The most interesting part, however, is just looking at the money around Microsoft's two (self reinforcing) monopolies. The first is Windows, of course. On the financial statement Windows translates to client (emphasis mine):
Client includes revenue from Windows XP Professional and Home, Media Center Edition, Tablet PC Edition, and other standard Windows operating systems. Client revenue growth is correlated with the growth of purchases of PCs from OEMs that preinstall versions of Windows operating systems because the OEM channel accounts for over 80% of total Client revenue.
That is nice, so what is interesting about the numbers? Well, we see a pretty nice top line revenue of $12.2 billion. The fun part of that is that the operating income (profit before taxes and interest) is a tidy $9.4 billion. It is awfully nice to pull a 77% operating margin (profit before taxes, hereafter referred to as "profit").
The other interesting part is what Tim was focusing on, the information worker lines (emphasis mine):
Information Worker consists of the Microsoft Office System of programs, servers, services and solutions designed to increase personal, team and organization productivity. Information Worker includes Microsoft Office, Microsoft Project, Microsoft VisioÂ®, SharePointÂ® Portal Server CALs, and other information worker products including Microsoft LiveMeeting and OneNoteÂ®. Most revenue from this segment comes from licensing our Office System products.
This one has slightly slimmer profit margins, only 71.8% profit on $11 billion revenue.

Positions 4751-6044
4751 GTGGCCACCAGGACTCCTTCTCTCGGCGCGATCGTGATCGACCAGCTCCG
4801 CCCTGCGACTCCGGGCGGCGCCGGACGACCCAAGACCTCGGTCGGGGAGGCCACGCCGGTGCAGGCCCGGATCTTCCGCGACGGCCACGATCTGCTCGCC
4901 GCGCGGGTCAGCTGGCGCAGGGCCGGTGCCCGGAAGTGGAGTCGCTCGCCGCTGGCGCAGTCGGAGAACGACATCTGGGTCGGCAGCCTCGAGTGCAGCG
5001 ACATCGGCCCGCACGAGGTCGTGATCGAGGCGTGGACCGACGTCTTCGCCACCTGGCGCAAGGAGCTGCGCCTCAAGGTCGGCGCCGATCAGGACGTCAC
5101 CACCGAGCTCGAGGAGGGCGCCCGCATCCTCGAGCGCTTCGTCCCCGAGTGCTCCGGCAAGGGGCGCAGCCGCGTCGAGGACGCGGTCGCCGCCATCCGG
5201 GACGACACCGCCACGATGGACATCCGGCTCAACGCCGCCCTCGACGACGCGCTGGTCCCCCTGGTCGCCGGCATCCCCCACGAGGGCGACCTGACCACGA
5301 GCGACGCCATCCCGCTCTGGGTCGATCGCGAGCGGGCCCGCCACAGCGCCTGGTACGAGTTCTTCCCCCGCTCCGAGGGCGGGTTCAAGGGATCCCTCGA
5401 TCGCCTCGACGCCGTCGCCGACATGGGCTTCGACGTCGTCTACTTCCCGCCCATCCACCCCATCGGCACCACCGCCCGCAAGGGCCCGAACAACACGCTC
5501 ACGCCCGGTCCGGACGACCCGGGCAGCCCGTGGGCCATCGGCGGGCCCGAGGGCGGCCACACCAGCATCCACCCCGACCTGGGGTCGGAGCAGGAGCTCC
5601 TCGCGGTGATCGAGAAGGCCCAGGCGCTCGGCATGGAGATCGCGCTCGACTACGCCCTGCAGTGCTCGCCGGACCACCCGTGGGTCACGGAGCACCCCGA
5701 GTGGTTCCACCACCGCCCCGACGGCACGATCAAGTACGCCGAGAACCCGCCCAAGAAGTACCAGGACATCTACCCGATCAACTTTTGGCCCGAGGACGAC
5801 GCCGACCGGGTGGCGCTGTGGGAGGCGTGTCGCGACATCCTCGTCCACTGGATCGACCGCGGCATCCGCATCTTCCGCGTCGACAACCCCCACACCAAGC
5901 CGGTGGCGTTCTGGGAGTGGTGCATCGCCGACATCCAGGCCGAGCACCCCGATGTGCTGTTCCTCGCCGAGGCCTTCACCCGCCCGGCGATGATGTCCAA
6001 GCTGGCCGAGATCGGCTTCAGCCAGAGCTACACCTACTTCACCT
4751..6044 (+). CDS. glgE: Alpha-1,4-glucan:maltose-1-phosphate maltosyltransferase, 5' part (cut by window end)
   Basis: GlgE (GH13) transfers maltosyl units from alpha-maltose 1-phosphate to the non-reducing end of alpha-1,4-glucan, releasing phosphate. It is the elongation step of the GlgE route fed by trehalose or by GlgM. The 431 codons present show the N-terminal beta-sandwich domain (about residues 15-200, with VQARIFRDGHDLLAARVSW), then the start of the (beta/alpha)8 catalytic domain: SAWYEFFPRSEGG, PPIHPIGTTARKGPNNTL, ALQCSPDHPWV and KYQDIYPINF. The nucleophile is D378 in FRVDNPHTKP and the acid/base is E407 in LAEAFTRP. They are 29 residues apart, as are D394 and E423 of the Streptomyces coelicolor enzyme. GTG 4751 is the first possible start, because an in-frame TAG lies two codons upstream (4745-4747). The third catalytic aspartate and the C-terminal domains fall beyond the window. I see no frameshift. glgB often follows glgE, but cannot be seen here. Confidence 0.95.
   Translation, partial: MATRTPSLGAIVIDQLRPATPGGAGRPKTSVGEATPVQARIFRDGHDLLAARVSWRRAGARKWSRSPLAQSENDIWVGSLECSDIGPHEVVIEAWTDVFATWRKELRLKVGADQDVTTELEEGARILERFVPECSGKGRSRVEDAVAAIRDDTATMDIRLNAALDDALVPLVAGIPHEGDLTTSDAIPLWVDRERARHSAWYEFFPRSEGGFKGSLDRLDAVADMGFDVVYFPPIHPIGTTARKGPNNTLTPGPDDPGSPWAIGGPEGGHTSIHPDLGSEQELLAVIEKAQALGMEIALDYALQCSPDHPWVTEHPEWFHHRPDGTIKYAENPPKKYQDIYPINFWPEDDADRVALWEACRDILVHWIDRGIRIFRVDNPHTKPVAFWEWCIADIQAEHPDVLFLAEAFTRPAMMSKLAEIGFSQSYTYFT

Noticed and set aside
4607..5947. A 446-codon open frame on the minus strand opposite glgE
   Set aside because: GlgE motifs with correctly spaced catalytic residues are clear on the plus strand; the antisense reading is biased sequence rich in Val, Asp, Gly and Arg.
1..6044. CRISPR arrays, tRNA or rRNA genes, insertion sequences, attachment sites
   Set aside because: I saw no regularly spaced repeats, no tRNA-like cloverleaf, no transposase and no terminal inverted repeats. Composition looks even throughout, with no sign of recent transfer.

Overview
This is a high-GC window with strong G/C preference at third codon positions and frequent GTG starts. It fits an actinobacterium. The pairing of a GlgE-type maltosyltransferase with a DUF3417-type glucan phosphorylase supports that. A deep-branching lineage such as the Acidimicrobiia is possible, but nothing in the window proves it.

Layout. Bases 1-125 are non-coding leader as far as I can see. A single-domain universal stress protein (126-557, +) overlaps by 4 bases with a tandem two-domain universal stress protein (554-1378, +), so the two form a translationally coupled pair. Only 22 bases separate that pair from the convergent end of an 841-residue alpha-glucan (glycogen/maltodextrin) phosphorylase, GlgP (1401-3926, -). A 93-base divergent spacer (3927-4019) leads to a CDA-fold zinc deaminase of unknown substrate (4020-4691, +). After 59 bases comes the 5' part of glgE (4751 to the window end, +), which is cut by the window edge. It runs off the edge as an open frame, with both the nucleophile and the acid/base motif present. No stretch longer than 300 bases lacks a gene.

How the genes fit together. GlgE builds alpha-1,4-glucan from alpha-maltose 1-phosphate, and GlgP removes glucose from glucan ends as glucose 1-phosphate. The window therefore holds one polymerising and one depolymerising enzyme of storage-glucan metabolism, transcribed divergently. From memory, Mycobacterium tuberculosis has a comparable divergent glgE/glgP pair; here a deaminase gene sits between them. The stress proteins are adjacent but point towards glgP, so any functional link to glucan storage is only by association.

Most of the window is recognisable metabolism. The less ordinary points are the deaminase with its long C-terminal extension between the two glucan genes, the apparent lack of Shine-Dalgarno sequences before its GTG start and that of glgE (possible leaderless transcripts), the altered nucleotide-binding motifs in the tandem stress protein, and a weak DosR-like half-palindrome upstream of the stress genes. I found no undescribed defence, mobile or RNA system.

Damn, it'd be nice to have my own monopoly.
Aside from the monopoly stuff, there are some plain interesting bits. Cash and short term investments are down $10 billion each from the same time last year. This presumably comes out of the one-time dividend payout they did in... June. Love seeing the $36 billion cash dividend payout. Yowzers!
Speaking of stock, they bought a healthy chunk back, about 8 billion shares, while issueing 3 billion. That means net loss of 5 billion MS shares floating around, leaving (I believe) 24 billion outstanding shares. That is a lot of buyback.
Their R&D spending is down about $1.6 billion, from $7.8 billion to $6.2 billion. Sales and marketing is up a bit (I love calling $270 million "a bit" =) to about $8.7 billion. So yeah, they do spend more on marketing than R&D, but they are a business and marketing is important. It is impressive how little of their topline revenue goes into marketing and sales, actually, at only about 22%.
It is of course nice to look at the non-monopoly business divisions as well. MSN is squeaking out a pretty respectable (20%) profit, with $2.2 billion in revenue and $405 million in profit. Servers have a very respectable margin as well, about 33% on $9.9 billion revenue. Both are very nice from a profit perspective, I'm too lazy to dig into more detail =) Business solutions, mobile, and entertainment all lost lots of money by normal standards, or small change compared to the Windows and Office profits, though the mysterious "other" lost the most, at almost $6 billion.